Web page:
Two major political issues are bouncing around right now in the U.S. Senate. The first is the proposed American Care Act, which would repeal and replace Obamacare. Right now, it appears down for the count, with 21 Republicans in the House of Representatives publicly against the bill and five more House Republicans reportedly leaning toward “no.” In the Senate, two Republicans have publicly said they will not vote for it, and several more seem substantially inclined to join them. The second issue is Supreme Court nominee Neil Gorsuch, who is undergoing his second day of testimony before the Senate.
Gorsuch, while still decidedly unpopular among liberals, is holding his own during this confirmation hearing. In comparison to other Donald Trump nominees, he is a relative moderate and, soothingly, has an attractive resume. With Ivy League credentials, including graduating in the same Harvard Law class as former President Barack Obama, and time as both a Justice Department employee and federal appeals judge, plus a stint in the private sector, Gorsuch appears to be a consummate professional jurist.
With Gorsuch, Trump chose well. He did not antagonize the left by picking a radical and/or rookie like Betsy DeVos or Ben Carson. But, having blocked Barack Obama’s own Supreme Court nominee back in 2016, the Republican Party will win no love from Dems. Controversially, the Republican-controlled Senate refused to vote on Obama nominee Merrick Garland and insisted that the next president, who ended up being Donald Trump, should pick the individual to replace the deceased Antonin Scalia on the bench.
Democrats have not forgotten the stonewalling, but do not have the power to stop Gorsuch’s confirmation. If a controversial neophyte like Betsy DeVos managed to get approved as Secretary of Education, Neil Gorsuch would easily net the GOP’s 52 votes in the Senate. But the Dems can make it tough, especially if they decide to filibuster. With the Senate strictly divided by party lines, the Republicans will not be able to muster the required 60 votes to end a filibuster.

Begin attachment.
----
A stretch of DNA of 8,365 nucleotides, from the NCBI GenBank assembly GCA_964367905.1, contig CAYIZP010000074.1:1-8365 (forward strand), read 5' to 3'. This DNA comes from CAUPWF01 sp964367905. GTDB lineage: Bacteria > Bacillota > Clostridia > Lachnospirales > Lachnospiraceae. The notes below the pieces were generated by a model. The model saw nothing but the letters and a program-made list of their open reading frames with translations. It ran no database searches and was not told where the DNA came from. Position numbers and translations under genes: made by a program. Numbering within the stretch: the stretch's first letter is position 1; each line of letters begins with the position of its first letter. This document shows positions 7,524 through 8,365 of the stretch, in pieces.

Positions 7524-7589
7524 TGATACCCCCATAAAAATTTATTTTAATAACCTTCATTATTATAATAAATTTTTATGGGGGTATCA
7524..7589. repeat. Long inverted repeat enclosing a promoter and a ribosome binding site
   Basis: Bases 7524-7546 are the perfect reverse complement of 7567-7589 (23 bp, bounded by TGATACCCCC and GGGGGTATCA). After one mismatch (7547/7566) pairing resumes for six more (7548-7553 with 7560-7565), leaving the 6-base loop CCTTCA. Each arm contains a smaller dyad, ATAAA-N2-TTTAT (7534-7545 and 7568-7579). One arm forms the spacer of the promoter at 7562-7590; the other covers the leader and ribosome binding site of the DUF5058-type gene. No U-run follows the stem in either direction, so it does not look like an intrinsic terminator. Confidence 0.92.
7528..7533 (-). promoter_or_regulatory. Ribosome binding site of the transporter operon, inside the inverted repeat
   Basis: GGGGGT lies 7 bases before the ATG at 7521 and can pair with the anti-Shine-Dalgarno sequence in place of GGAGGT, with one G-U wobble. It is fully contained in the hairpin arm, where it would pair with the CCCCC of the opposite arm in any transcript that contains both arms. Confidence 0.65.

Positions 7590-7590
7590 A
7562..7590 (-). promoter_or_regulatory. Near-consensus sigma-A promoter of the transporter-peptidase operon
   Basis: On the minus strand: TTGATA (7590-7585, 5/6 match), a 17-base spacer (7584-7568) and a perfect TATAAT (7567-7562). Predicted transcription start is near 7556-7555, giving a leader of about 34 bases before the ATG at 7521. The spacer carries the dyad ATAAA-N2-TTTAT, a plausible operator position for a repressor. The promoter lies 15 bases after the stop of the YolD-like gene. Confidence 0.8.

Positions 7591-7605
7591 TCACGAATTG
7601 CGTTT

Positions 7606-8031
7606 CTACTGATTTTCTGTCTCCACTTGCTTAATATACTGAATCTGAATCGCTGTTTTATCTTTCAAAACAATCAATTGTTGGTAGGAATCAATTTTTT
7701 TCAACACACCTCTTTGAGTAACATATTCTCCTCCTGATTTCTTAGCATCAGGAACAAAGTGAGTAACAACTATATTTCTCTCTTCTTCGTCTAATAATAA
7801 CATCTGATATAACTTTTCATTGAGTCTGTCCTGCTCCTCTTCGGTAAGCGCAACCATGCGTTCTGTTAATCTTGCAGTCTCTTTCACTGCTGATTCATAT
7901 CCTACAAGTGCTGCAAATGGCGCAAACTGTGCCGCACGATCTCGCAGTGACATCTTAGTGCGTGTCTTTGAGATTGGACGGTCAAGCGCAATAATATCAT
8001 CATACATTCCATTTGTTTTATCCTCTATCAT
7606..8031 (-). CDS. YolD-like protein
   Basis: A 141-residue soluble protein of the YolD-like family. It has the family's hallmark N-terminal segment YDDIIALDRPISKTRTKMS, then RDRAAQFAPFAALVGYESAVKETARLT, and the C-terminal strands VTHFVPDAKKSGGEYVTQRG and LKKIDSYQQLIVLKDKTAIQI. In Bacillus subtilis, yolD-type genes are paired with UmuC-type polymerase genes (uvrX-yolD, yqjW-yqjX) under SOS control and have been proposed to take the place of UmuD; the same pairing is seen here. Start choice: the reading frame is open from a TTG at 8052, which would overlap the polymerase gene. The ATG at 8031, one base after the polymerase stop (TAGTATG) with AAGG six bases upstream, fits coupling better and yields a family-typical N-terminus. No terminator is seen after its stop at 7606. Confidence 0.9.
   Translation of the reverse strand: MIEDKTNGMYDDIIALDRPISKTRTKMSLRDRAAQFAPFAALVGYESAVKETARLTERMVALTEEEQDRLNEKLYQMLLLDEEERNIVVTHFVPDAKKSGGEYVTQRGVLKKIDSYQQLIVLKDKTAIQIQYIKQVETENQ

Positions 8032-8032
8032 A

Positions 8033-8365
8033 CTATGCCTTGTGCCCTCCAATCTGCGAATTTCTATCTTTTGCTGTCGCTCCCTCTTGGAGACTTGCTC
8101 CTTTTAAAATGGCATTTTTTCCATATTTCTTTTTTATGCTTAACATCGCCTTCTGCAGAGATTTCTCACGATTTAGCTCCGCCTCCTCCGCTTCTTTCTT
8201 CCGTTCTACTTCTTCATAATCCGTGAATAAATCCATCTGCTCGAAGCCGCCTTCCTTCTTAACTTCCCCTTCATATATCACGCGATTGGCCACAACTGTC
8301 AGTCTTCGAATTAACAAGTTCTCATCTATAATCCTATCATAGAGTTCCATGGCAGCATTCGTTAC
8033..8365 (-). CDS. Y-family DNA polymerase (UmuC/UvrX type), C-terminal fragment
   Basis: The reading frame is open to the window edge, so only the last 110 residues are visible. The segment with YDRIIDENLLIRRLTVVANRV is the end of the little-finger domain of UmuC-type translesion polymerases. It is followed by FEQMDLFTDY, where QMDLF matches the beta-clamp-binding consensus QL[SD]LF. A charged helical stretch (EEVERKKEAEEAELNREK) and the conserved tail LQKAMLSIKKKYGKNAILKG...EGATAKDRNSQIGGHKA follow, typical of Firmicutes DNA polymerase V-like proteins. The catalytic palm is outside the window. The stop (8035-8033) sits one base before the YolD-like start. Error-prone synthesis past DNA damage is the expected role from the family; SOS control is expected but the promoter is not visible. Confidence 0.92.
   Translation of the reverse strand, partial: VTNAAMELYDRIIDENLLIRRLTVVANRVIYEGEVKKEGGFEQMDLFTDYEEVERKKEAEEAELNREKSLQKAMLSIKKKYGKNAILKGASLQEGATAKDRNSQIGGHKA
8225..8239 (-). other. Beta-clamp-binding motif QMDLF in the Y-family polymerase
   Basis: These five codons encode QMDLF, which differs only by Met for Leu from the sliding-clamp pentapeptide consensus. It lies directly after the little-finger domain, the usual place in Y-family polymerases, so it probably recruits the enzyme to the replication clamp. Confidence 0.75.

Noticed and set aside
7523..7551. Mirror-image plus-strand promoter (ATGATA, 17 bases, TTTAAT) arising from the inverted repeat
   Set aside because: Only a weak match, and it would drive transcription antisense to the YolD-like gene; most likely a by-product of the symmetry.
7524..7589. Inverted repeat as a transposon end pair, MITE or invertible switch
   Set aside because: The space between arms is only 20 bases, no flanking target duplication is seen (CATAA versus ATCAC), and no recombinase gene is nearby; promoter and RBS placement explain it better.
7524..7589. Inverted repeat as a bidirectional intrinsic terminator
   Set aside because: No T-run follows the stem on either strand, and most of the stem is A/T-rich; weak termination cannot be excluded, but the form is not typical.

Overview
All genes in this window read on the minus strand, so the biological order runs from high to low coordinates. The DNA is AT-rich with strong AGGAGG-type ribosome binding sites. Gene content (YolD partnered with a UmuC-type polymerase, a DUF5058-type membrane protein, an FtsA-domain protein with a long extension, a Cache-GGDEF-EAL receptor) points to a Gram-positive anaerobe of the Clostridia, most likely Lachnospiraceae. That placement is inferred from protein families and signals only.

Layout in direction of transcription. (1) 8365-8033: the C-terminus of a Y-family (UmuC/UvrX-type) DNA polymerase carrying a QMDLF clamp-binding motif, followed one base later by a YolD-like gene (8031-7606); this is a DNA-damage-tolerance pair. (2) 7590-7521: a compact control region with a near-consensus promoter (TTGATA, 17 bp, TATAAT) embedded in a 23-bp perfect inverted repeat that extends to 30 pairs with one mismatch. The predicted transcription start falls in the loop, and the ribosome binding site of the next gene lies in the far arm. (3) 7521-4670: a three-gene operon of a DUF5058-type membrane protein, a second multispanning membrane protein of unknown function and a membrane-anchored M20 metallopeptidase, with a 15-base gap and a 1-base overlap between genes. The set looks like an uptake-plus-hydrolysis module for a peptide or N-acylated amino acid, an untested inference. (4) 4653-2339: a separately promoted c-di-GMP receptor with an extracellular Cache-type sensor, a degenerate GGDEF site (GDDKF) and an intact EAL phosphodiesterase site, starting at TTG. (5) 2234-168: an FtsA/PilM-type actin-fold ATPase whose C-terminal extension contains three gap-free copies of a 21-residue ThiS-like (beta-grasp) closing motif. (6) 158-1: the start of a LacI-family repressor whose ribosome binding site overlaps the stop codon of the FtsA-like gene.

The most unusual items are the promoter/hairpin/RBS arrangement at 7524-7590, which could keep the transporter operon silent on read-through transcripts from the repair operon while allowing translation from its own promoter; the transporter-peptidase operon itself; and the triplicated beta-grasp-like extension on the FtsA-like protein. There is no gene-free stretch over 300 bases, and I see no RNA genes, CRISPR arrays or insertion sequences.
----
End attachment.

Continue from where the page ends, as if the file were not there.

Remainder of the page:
To prevent a filibuster, Senate Majority Leader Mitch McConnell (R-KY) will have to exercise the “nuclear option” of changing the standing Senate rules. Although McConnell has the votes to do it, since the GOP has a majority, the controversial maneuver could hurt the Republican Party’s public image at a time when it is already eroded. It would look like the Republicans are changing the rules in the middle of the game. In addition to reeking of unfair play, such a move could also hurt the Republicans later if and when the Democrats gain control of the Senate.
Mitch McConnell doesn’t want to risk going down in history as the Senate Majority Leader who destroyed the Senate’s traditions… and gave Democrats the guilt-free ability to shut down future Republican filibusters. The Dems would always be able to point the finger and say that it was the GOP that changed the rules and should have to reap what they sowed.A bit of political wheeling and dealing could benefit both parties at this critical juncture. With the Republicans’ healthcare bill almost certainly dead on arrival, the GOP could float Democrats a deal: They will shelve the Obamacare repeal for a few years if the Dems pledge to not put up a fight over Neil Gorsuch. Essentially, the GOP would be trading a year or two of time on healthcare reform in exchange for less bad press over Gorsuch’s Senate confirmation.
The deal helps the GOP by trading a bill that’s basically dead for smooth sailing on Gorsuch. With Donald Trump’s controversies already bruising Republicans’ midterm performance in 2018, a bit of not-bad press would be highly beneficial to conservatives in Congress. A deal that gets Democrats to quiet down about Trump’s Supreme Court nominee could give the GOP time to regroup and re-strategize without the media’s hostile scrutiny.
Democrats are aided by the deal as well. They get to trade a confirmation vote they will almost certainly lose in order to buy time to strategize on healthcare. They can plot to convince the GOP to leave Obamacare alone, reform Obamacare rather than repeal it, or negotiate with the Republicans to pass a newer, more liberal-friendly Obamacare substitute.
Extra time on healthcare could benefit both parties by giving them time to compete for public approval. The GOP was caught flat-footed on Obamacare repeal-and-replace, and it shows. Agreeing to give Democrats a year or two before trying to repeal Obamacare again would give Republican leaders time to get their ducks in a row. Democrats would win a quick PR victory, but then would have to hit the drawing board to figure out how to propose making Obamacare friendlier to consumers and medical providers.
Though the GOP would take a PR hit by tabling the American Care Act, and the mocking of the liberal punditry would sting, taking a knee would be less painful than a failed vote in either the House or Senate.
Both sides: Be smart, take the deal.